The Women’s World Cup story of the week is England’s own goal to lose in the semi-finals. But the story of the tournament — and this has been the story for several months — is the artificial turf.
The World Cup has never before been played on anything other than grass, so for FIFA to make the women play on nothing but the artificial surface has been an ongoing controversy.
“If you’re an athlete, you should be able to adjust to any type of condition,” said Kennedale forward Alondra Olmos.
High school soccer in Dallas-Fort Worth has been played almost exclusively on turf for the last several years. 4A state champion Kennedale played all but one of its games on turf in 2015. But the best players also play club soccer, and those games are almost exclusively on grass.
“We keep practicing with club during high school season, so when we’re mainly focused on high school and then you go to a club practice, it is a little bit different,” said Cara Hunt, a center mid for Kennedale. “It’s a lot slower.”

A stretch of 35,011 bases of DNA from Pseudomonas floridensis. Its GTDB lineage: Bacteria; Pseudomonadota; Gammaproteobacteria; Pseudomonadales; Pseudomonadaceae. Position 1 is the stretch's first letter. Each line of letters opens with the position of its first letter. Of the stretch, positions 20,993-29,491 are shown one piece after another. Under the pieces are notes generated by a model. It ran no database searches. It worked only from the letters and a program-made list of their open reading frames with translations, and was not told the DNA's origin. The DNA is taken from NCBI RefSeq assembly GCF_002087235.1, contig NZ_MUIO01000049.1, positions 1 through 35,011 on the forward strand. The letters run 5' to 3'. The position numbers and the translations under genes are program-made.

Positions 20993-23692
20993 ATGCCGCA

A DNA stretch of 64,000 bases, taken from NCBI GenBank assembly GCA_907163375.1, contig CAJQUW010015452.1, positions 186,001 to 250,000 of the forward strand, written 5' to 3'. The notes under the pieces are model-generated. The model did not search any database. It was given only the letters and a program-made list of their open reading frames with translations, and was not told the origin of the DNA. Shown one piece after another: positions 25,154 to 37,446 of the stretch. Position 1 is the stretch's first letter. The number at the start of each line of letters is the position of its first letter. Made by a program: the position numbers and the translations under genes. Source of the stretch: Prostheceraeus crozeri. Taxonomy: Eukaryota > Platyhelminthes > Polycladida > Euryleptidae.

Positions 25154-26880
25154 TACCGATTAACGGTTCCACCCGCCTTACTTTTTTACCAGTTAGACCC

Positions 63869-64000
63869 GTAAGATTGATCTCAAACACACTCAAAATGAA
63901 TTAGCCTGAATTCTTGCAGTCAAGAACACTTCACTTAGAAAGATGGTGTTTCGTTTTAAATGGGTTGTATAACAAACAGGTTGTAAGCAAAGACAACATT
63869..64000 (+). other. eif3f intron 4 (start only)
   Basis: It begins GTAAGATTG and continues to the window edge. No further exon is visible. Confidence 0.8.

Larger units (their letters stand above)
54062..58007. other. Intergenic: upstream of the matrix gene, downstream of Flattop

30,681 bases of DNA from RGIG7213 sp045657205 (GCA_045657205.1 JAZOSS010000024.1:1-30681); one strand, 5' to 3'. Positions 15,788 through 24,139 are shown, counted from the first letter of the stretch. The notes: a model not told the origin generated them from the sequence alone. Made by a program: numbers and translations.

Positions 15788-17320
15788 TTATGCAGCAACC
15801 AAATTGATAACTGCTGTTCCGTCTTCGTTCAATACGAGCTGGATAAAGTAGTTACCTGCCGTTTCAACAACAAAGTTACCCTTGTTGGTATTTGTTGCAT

There are some differences. For one, the ball bounces higher off a turf field, compared to how much it bounces off grass.
The ball moves faster on turf, and it’s much hotter. In an ideal situation, grass is better. But high school soccer in Texas is not an ideal situation.
“We play January, February, March,” said Kennedale head coach Michael Strange. “That’s really not a great time of the year — it’s raining or sleeting – so you always know that the field is going to be in good condition.”
Sunday night’s World Cup finale between the United States and Japan will produce the first-ever turf champion. But whoever wins won’t be thinking about the playing surface.